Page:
Quran in Braille

5. It is a means of collective—and progressive—growth

Our community can only holistically grow if everyone in our community somehow participates. Everyone has something to offer whether a child or an elderly. We all have a perspective to bring. A khutbah on disability that prioritizes authentic representation brings in the disability perspective. It removes some of the barriers people with disabilities face for them to be given the space to participate, too.

People with disabilities are repeatedly put in a position where they have to remove hurdles. They are, therefore, naturally put in a position to find solutions. This type of mindset is needed within our communities as there are many problems within the community that need to be solved.

The function of khutbah is to address some of the hurdles—problems—that Muslims are facing within the community. The topic of disability inadvertently addresses everyday struggles everyone faces, such as discrimination or even the impacts of isolation due to the pandemic.

We cannot progress as a community without collective growth.

Collective growth cannot occur without disability as part of the conversation within our community.

Disability care is a need to advocate for and address.

How to bring discussions on disability within our mosques?

  • Bring this need up to community leaders and imams.
  • Reach out to people with disabilities and their families to understand community’s needs and prioritize authentic disability representation.
  • Reach out to Muslim organizations working on disability and request they share the talks they did to avoid misrepresentation.
  • Partner with Canada’s DEEN Support Services that is run by Muslims with disabilities. They  have an annual global disability khutbah campaign for the week of 3rd of December. They are currently calling out Muslim organizations and mosques to partner with them here: www.tinyurl.com/deenkhutbahcampaign2021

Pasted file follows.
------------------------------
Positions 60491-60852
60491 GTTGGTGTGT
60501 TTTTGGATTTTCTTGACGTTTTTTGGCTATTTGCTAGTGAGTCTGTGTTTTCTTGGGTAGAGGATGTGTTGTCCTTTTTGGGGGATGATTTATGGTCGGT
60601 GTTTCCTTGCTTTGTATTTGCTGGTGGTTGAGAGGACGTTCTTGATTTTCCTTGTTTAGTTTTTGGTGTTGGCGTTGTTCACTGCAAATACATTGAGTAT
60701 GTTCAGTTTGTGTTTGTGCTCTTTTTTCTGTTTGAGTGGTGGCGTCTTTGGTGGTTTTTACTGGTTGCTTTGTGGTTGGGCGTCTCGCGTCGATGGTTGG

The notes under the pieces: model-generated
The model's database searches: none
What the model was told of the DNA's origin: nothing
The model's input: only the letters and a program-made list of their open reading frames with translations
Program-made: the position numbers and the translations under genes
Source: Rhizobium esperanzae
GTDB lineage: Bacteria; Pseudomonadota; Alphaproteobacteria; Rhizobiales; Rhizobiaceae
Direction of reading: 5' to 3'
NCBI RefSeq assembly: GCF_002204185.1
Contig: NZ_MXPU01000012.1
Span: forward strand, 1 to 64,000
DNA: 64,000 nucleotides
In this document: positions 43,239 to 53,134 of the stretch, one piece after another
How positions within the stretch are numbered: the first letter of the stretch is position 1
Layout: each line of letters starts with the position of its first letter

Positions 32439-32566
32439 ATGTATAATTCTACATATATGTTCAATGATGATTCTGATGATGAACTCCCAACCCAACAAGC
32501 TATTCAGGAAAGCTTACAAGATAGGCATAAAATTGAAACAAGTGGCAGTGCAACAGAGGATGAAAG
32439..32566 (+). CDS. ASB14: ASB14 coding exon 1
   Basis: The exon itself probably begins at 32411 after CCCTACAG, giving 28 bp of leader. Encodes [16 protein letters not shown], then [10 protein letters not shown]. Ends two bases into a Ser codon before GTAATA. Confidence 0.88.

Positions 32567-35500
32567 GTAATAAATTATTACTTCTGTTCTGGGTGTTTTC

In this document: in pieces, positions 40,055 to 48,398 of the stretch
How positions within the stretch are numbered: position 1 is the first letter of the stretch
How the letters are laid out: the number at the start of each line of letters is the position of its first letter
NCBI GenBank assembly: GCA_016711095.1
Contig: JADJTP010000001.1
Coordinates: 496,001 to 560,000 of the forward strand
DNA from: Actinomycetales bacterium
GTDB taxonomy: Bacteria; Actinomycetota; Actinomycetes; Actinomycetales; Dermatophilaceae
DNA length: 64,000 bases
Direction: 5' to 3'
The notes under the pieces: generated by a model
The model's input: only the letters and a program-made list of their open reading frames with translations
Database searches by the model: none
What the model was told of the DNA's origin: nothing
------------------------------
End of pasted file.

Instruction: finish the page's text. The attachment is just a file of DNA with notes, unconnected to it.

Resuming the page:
• Partner with MUHSEN that offers disability talks, and finds accommodative means within our mosques with accessibility masjid certification.
  • Hear—or read—the disability experience directly from people with disabilities, especially in advocacy work.
  • Understand the barriers we face and collectively work with us to remove them.
  • This is both our human responsibility and responsibility as a Muslim.

It is only through discussions within our mosques there can be a more authentic form of acceptance within our Muslim communities.

It is only through discussions there can be solutions towards growth.

Keep supporting MuslimMatters for the sake of Allah

Alhamdulillah, we're at over 850 supporters. Help us get to 900 supporters this month. All it takes is a small gift from a reader like you to keep us going, for just $2 / month.

The Prophet (SAW) has taught us the best of deeds are those that done consistently, even if they are small. Click here to support MuslimMatters with a monthly donation of $2 per month. Set it and collect blessings from Allah (swt) for the khayr you're supporting without thinking about it.

Sa’diyya Nesar is the author of 'Strength from Within,' TEDx speaker, and poet that lives life with a physical disability. Download chapter 1 of her book here: www.sadiyyanesar.com

Click to comment

Leave a Reply

Your email address will not be published.

Trending